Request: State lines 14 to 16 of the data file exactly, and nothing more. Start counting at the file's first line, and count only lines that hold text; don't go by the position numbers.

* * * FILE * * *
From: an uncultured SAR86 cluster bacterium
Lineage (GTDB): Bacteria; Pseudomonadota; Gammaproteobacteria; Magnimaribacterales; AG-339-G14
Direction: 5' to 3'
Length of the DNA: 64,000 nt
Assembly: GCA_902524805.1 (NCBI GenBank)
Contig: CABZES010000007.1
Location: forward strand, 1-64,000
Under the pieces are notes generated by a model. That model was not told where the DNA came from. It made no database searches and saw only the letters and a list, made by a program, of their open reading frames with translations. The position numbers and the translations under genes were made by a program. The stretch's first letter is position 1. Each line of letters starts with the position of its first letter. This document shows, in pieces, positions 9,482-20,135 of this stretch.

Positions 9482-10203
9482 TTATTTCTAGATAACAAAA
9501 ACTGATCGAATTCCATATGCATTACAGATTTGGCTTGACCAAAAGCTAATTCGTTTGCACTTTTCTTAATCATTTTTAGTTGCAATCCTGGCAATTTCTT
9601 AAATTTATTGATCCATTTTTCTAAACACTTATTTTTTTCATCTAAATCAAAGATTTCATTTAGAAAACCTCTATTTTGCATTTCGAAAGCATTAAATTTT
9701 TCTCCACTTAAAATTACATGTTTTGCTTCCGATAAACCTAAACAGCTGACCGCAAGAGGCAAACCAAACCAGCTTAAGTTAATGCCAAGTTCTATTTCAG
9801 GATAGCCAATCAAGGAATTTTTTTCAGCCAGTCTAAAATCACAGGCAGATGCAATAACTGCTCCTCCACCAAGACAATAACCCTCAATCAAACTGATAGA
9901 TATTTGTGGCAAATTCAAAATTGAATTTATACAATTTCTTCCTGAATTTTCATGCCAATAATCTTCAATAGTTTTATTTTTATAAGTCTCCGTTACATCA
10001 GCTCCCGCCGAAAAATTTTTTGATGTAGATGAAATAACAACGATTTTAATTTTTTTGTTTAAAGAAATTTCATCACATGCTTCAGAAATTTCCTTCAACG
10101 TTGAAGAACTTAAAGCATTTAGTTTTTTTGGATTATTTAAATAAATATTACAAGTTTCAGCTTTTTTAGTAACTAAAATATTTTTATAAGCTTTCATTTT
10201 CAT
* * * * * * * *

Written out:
9801 GATAGCCAATCAAGGAATTTTTTTCAGCCAGTCTAAAATCACAGGCAGATGCAATAACTGCTCCTCCACCAAGACAATAACCCTCAATCAAACTGATAGA
9901 TATTTGTGGCAAATTCAAAATTGAATTTATACAATTTCTTCCTGAATTTTCATGCCAATAATCTTCAATAGTTTTATTTTTATAAGTCTCCGTTACATCA
10001 GCTCCCGCCGAAAAATTTTTTGATGTAGATGAAATAACAACGATTTTAATTTTTTTGTTTAAAGAAATTTCATCACATGCTTCAGAAATTTCCTTCAACG